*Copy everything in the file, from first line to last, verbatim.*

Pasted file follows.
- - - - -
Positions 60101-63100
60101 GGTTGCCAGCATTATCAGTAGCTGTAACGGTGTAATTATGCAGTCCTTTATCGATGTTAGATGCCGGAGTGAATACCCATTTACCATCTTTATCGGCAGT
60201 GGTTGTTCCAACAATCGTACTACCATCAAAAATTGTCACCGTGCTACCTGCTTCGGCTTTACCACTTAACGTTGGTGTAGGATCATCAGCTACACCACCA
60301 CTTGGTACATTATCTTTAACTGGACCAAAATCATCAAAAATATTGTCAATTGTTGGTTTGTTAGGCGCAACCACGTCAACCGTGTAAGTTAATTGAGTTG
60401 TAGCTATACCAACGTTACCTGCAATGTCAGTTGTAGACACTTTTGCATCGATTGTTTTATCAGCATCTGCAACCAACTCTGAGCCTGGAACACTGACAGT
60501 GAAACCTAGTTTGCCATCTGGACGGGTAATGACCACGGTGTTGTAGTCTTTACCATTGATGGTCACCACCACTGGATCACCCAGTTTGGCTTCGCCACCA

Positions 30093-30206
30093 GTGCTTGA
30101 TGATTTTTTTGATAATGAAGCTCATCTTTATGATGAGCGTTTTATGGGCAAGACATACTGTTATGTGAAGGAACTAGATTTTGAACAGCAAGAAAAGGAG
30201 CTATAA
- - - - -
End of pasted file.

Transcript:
Positions 60101-63100
60101 GGTTGCCAGCATTATCAGTAGCTGTAACGGTGTAATTATGCAGTCCTTTATCGATGTTAGATGCCGGAGTGAATACCCATTTACCATCTTTATCGGCAGT
60201 GGTTGTTCCAACAATCGTACTACCATCAAAAATTGTCACCGTGCTACCTGCTTCGGCTTTACCACTTAACGTTGGTGTAGGATCATCAGCTACACCACCA
60301 CTTGGTACATTATCTTTAACTGGACCAAAATCATCAAAAATATTGTCAATTGTTGGTTTGTTAGGCGCAACCACGTCAACCGTGTAAGTTAATTGAGTTG
60401 TAGCTATACCAACGTTACCTGCAATGTCAGTTGTAGACACTTTTGCATCGATTGTTTTATCAGCATCTGCAACCAACTCTGAGCCTGGAACACTGACAGT
60501 GAAACCTAGTTTGCCATCTGGACGGGTAATGACCACGGTGTTGTAGTCTTTACCATTGATGGTCACCACCACTGGATCACCCAGTTTGGCTTCGCCACCA

Positions 30093-30206
30093 GTGCTTGA
30101 TGATTTTTTTGATAATGAAGCTCATCTTTATGATGAGCGTTTTATGGGCAAGACATACTGTTATGTGAAGGAACTAGATTTTGAACAGCAAGAAAAGGAG
30201 CTATAA